I was running into so many obstacles that I had started to wonder f this was a sign from the fates that making this move wasn’t a good idea. You see, every time I make a major life decision, I start receiving little signs from the universe as to whether the decision I made is the right one. I’d been waiting to see what the fates had to say about our decision t move from the USVI back to the great white north, and was starting to get seriously worried that this might be the first sign, and that it fell squarely into the DON’T DO IT/BAD IDEA column.

Just as I was about to declare hopelessness to the HipHubby, an envelope containing renewal info for our auto insurance coverage arrived from our insurance agent. Our agent was pleased to inform us that for the first time since we arrived on St. Croix four years ago, we actually had a choice of policies this year -- we could either continue with out same USVI coverage only or, for a mere $16 more per year, take out a policy that covered us in the territory, on Puerto Rico, and in the US and Canada.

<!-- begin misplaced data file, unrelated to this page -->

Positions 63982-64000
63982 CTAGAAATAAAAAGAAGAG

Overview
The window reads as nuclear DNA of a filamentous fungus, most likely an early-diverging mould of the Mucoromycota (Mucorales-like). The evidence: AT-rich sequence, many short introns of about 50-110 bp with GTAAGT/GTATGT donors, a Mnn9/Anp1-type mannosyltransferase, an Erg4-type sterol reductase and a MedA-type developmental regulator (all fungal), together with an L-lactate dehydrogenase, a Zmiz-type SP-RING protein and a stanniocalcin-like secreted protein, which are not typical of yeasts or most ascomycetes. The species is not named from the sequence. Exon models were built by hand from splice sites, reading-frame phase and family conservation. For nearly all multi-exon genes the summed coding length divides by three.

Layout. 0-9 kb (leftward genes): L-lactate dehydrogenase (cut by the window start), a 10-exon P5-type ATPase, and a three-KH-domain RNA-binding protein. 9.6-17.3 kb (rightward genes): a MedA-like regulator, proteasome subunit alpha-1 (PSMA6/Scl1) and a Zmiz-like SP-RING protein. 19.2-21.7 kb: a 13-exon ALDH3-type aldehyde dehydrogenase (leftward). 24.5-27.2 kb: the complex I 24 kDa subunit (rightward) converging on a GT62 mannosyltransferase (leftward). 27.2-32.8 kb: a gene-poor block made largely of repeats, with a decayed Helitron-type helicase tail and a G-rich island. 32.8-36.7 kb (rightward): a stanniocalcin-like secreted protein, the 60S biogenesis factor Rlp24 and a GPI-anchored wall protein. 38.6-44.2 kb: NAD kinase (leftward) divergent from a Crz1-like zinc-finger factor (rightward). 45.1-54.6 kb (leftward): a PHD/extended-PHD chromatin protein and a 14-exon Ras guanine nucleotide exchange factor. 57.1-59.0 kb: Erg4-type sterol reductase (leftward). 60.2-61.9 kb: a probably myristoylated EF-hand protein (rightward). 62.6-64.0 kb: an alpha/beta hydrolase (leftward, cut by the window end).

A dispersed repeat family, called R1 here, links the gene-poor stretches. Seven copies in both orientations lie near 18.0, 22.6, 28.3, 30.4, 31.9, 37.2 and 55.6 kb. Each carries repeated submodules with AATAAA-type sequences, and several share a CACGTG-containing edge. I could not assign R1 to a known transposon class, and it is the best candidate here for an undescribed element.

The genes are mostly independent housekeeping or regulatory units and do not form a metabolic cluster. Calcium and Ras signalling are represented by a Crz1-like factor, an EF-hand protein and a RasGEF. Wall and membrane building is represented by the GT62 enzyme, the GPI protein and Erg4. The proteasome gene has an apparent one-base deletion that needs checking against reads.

And that, my friends, is just the sign I’ve been waiting for. We’re definitely doing the right thing.

Next on the signs list -- meeting with out realtor to go over what price we can expect to get for the house and how long he estimates it will take for it to sell. This meeting should be happening in the next four or five days. If those numbers end up being what I hope they will be, we are full speed ahead for the move from Paradise back to the Great White North.

If you have a minute, ask the fates to think kindly of us over these next few days. I could use a few more nods from the Universe letting me know that we’re doing the right thing at the right time.